Learning & Lesson Study is a model of collaborative development and social capital that comes from Japan.  It involves a team of teachers (usually 3) creating a wave of research lessons (usually 3) that have research questions, case pupils, a knowledgeable other (often a person, journal article, or resource), and teachers directly focussed on the learners and learning rather than the teachers and teaching.  It allows teachers to have a view into the learning they don’t often get.  When the research lesson is complete, teachers interview the case pupils for their views and then retire to a review and planning session for the next lesson. This is a brilliant way to focus conversations on learning, allow new teachers to have a surgical view of a teaching approach/program, refine accepted instructional practice, and try out new ideas based on their experience or research.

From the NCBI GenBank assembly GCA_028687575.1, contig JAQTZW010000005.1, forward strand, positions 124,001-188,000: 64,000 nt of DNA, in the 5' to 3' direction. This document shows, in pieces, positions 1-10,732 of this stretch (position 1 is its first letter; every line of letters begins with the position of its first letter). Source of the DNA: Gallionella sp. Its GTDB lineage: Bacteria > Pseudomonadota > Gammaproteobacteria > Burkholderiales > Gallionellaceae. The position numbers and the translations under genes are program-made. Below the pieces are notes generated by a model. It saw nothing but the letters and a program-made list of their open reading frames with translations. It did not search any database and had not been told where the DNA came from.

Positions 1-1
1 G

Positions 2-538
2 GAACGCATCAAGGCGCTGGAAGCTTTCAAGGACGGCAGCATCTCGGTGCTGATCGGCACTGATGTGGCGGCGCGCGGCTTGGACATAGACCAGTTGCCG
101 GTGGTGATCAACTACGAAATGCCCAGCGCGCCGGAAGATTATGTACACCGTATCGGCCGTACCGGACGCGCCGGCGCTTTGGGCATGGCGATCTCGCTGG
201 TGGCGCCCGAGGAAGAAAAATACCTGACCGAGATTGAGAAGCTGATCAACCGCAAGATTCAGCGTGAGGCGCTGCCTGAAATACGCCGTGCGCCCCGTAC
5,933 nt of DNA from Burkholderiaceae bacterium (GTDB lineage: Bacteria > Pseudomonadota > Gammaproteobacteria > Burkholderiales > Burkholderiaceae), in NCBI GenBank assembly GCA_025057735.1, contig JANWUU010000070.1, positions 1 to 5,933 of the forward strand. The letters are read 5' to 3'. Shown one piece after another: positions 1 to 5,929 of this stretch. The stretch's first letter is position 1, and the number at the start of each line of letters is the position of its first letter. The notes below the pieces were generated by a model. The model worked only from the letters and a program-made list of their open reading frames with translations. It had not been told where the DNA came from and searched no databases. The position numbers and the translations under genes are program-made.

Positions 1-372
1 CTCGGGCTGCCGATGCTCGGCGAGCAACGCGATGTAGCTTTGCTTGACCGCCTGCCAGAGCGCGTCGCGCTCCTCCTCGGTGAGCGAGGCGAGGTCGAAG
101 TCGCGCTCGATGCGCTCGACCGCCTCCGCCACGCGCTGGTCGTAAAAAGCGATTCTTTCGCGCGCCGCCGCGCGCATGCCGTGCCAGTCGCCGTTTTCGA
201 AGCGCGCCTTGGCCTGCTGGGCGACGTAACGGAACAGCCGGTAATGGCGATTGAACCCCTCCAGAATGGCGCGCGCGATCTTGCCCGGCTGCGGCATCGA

Teacher Research Groups (TRG) are often a group of teachers involved in a collaborative learning team.  They are usually from different schools (but don’t have to be) and contexts, exploring an instructional approach or strategy together through dialogic facilitation.  The facilitator is a knowledgeable other – or very experienced in the subject matter being discussed.  This supports facilitating and managing the conversations.  There will typically be ‘gap tasks’ for each group member to be exploring in their own setting, some form of observation, a debrief by the teacher, a facilitated conversation about the learning and the collaborative planning for the subsequent ‘gap task’.  There would usually be 6 meetings per year (sometimes more, if it is within your own school).  Another great way to expose teachers to thinking, reflectivity, the instructional programme, and help them defend against misconceptions or common ‘malpractice’.